Hair Of The Dog
"Hair of the dog?"
"Do you want some more alcohol to help your hangover?"
People use this expression to offer alcohol to others when
they have a hangover, in order to help reduce the effects
of the hangover.
Eliot: “Crazy party last night, right babe?”
Akiko: “Oh, yeah. My head is killing me.”
Eliot: “Hair of the dog?”
1. This expression is derived from the term "hair of the dog," which is used to describe any alcohol drunk to treat a hangover. "Hair of the dog" is a shortened form of "a / the hair of the dog that bit you." The term itself ultimately derives from a mistaken medical belief in ancient and medieval Europe that hair from a dog which bit someone could be used to treat the person for rabies.
2. Literature Reference: Author George Bernard Shaw uses this expression in his 1906 play The Doctor's Dilemma to explain how "hair of the dog" may be effectual: "This latest discovery of the remedial virtue of a very, very tiny hair of the dog that bit you reminds us, not only of Arndt's law of protoplasmic reaction to stimuli, according to which weak and strong stimuli provoke opposite reactions, but of Hahnemann's homeopathy, which was founded on the fact alleged by Hahnemann that drugs which produce certain symptoms when taken in ordinary perceptible quantities, will, when taken in infinitesimally small quantities, provoke just the opposite symptoms; so that the drug that gives you a headache will also cure a headache if you take little enough of it."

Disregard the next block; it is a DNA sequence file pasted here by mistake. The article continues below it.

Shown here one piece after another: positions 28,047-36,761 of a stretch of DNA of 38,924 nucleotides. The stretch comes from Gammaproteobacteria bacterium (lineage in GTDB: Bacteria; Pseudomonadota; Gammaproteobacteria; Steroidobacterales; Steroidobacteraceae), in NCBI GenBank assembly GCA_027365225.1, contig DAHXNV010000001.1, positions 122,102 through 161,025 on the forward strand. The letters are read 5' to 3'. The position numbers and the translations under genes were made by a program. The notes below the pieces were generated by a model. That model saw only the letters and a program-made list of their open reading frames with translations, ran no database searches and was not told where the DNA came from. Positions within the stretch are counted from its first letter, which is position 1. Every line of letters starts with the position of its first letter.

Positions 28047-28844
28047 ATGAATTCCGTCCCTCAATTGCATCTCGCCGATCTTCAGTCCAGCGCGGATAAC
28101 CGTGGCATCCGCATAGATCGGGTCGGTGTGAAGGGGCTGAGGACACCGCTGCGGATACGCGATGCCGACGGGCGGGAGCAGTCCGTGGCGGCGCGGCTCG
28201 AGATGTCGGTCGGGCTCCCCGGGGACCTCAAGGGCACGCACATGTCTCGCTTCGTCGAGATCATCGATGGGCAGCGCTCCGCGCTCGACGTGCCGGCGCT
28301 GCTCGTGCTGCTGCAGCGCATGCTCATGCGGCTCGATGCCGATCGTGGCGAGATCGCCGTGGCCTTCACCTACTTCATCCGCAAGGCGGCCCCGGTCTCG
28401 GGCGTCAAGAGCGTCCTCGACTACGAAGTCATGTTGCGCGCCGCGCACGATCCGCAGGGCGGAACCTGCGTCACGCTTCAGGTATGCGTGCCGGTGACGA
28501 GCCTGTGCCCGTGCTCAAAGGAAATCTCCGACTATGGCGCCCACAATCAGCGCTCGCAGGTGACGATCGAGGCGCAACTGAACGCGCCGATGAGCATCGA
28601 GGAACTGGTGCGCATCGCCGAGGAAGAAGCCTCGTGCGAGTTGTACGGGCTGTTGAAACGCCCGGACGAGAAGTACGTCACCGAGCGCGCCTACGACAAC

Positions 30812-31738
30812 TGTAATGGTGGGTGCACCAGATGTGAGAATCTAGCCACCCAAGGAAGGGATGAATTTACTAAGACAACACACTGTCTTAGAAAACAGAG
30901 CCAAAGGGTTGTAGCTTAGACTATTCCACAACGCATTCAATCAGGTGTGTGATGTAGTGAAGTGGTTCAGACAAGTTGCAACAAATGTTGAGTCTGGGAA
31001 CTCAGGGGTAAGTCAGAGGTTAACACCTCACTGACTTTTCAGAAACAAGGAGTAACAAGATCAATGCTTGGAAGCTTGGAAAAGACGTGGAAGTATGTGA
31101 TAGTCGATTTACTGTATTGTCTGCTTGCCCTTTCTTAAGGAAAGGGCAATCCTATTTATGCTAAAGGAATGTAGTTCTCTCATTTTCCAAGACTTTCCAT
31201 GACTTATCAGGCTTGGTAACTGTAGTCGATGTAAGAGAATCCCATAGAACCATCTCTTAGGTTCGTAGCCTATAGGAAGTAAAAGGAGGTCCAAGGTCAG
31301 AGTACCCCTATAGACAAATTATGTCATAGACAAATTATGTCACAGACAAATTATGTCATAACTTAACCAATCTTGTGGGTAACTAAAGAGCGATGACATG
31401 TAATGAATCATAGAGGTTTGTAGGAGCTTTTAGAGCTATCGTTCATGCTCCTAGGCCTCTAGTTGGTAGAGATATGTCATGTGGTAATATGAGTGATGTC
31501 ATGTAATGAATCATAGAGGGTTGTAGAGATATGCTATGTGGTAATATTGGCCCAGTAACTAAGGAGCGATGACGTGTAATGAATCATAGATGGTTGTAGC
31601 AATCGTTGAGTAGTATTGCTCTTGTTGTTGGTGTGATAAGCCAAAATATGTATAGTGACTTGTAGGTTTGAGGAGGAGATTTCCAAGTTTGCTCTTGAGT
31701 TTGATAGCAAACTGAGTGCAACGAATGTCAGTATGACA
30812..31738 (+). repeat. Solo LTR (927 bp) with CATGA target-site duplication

2. Media Reference #1: Journalist Rebekah Peppler uses the term "hair of the dog" in a November 27th, 2019 article for The New York Times ("The Trick to Hosting a Better Holiday Party") to describe alcohol preparation for a party: "Not a hosts-only trick, batch drinks are also portable and make a welcome gift: Bring one to the next house party you attend to relieve a harried pal. Better yet, slip it into the refrigerator to be discovered later as a day-after hair of the dog." ()
3. Media Reference #2: Journalist Renee Montagne uses the term "the hair of the dog" in a July 21st, 2014 NPR piece ("Company Says It Can Cure Your Hangover – For Up To $300 A Visit") to describe a new hangover treatment: "People waking up with a hellacious hangover often say they'd pretty much give anything to make it go away. And a new company promising to do just that is thriving in New York. For up to $300 a visit, it will send a nurse to your home armed with medicine and - this is key - an IV for instant rehydration. Given the treatment cost more than the night out at the bar, though, you might want to stick with the hair of the dog."
4. Media Reference #3: Anastasia Griffith's character of "Emma Knightly" uses this expression in season 4, episode 11 of the television series The Blacklist ("The Harem") to offer alcohol to another character, who has a hangover: "Well, this should help. Hair of the dog." (At 14 minutes and 48 seconds into the episode. Originally aired January 19th, 2017.)